Genetic analysis has taken a big leap forward during the last ten years. The spread of next-generation sequencing (NGS) greatly contributed to the unraveling of the genetic basis of several forms of IPD, and thus immediately became a significant diagnostic tool in the field. Using a small amount of blood with minor risk of pre-analytical artifacts, it can provide patients with a highly accurate diagnosis [4,5,6,7,66,67,68,69,70,71,72]. As it becomes cheaper to perform, it is not inconceivable that NGS could become the standard above other diagnostic techniques. However, interpretation of genetic findings can be difficult especially in patients without a peculiar clinical picture. In fact, NGS usually detects many variants of unknown or uncertain significance, whose correlation with the patient’s phenotype is unresolved, and over-interpretation is a major risk [73,74,75,76,77]. Data from big case series reported so far indicated that NGS is able to achieve a diagnosis in nearly 50% of IPD patients suffering from congenital thrombocytopenia, and in nearly 25% of those with inherited platelet function disorder. Taken together, these data show that the probability of achieving a definite diagnosis by NGS is very high in selected and well-characterized individuals, but the underlying molecular cause of an IPD may still not be identified in a large number of patients.
1.6. Main Advantages of Blood Smear Analysis
In such a landscape, the immune-morphological analysis of platelets on the blood smear may represent a key approach in the work-up of IPDs both for feasibility and diagnostic power for the following reasons: first, it requires a low volume of blood (less than 100 µl), thus is easily collected even from newborns . Secondly, samples can be shipped safely, even long distances, to reach the diagnostic reference centers. Thirdly, although requiring specialized expertise, it is relatively cheap and not excessively time-consuming. For instance, at our Institute, the overall procedure (including staining and assessing the blood smears for a large panel of markers) takes about 45 min per patient. Fourthly, the immune-morphological evaluation of blood smears allows more detailed phenotyping of the platelets . The double-analysis approach (i.e., by light- and immunofluorescence-microscope, see below) can provide diagnosis by itself, as in the case of MYH9-RD, or in addition to other first-line tests such as aggregometry and flow cytometry as for GT and its variants (type 2- and type 3 GT), or for classical and monoallelic Bernard–Soulier syndrome (BSS) [80,81,82,83]. In addition, it can indicate for clinicians that the patient may have an increased risk for bleeding during interventions, as in the case of major alterations in α- or dense granule content (i.e., Grey Platelet Syndrome, GPS, α-,δ-, or α+δ storage pool disease, SPD) [62,84]. By labeling a few proteins, a potential abnormality could be identified or narrowed-down to a group of IPDs featured by cytoskeleton alterations (e.g., FLNA-related thrombocytopenia, FLNA-RT , TUBB1-related thrombocytopenia, TUBB1-RT , and WAS). Likewise, it is possible to differentiate between GPS and GFI1B-related thrombocytopenia (GFI1B-RT), in the case of large and pale staining platelets in the May-Grünwald Giemsa (MGG) blood smear. Both have major deficiencies in α-granule proteins, but only GFI1B-RT platelets express the stem cell antigen CD34 .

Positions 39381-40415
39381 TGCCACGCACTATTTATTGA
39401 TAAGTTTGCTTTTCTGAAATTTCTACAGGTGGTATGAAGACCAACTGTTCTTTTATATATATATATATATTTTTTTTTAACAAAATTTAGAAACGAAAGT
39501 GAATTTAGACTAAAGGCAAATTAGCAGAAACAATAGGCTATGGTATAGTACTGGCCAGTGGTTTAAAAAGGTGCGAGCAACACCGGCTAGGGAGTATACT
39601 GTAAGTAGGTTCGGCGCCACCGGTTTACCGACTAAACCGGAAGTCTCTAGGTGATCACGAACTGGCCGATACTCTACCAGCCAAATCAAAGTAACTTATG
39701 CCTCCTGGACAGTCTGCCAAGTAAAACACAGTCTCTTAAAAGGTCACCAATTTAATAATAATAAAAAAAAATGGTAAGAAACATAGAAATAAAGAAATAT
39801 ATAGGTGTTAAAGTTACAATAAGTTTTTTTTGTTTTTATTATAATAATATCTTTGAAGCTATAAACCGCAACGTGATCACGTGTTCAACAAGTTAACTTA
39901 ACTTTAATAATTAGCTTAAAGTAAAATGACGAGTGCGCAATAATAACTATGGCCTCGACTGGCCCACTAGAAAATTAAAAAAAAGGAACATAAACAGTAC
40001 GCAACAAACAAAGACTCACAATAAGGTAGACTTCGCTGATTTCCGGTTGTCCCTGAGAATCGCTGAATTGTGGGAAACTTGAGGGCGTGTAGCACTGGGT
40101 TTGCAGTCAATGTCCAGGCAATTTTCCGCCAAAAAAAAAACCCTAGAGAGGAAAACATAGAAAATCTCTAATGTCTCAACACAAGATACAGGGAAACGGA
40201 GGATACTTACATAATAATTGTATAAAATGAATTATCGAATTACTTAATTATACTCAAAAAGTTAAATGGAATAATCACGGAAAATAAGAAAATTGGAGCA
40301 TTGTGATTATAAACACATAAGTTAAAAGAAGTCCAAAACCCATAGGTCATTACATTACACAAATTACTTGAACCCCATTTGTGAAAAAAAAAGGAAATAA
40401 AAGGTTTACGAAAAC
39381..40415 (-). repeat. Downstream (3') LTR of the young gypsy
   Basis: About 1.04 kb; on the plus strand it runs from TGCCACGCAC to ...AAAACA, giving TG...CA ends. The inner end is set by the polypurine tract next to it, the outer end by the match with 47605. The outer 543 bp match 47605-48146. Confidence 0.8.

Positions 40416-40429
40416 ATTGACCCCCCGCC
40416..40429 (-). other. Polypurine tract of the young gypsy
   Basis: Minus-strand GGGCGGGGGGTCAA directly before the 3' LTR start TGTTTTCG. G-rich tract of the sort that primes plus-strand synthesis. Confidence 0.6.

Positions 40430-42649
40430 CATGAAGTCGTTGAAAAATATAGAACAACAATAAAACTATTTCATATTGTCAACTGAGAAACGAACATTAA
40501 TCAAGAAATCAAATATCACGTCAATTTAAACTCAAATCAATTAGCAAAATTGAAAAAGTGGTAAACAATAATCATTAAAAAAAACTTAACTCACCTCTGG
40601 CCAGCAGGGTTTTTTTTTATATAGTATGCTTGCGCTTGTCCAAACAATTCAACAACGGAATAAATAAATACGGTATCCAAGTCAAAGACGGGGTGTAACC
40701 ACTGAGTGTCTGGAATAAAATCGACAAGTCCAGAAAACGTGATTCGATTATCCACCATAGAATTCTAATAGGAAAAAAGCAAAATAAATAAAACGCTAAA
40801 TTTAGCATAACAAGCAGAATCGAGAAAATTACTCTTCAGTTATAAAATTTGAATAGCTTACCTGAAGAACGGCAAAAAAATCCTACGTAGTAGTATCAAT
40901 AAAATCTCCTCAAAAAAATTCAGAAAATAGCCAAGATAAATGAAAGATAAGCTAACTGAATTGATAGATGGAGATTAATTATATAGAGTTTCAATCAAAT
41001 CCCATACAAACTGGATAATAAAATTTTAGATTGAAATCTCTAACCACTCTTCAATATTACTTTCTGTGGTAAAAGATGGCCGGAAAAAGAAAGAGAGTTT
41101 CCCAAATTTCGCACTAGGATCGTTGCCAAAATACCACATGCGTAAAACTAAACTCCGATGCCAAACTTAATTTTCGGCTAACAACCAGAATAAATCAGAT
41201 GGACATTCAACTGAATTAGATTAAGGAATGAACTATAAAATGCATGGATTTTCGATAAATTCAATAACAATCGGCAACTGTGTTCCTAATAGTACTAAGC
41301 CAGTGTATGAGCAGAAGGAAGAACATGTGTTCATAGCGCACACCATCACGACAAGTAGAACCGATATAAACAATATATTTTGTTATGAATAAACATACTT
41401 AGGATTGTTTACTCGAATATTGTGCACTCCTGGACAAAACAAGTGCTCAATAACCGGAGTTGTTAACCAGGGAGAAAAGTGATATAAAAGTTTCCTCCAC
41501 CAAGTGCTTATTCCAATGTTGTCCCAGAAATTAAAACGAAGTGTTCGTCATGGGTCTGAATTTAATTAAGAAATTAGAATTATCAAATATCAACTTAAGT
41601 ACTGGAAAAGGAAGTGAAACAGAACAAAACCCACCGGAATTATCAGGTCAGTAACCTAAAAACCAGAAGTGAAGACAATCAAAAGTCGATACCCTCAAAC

An international study that involved 3217 patients referred to four major specialized centers demonstrated that double-stained blood smear analysis was able to achieve a diagnosis of IPD (confirmed by parallel genetic testing and standard laboratory tools) in 27% of the referred subjects. This proportion was equivalent to those achieved in the major previous case series, where all the available diagnostic tools, including those requiring a larger amount of blood, were exploited .
2. Technical Considerations
2.1. Preparation of Blood Smears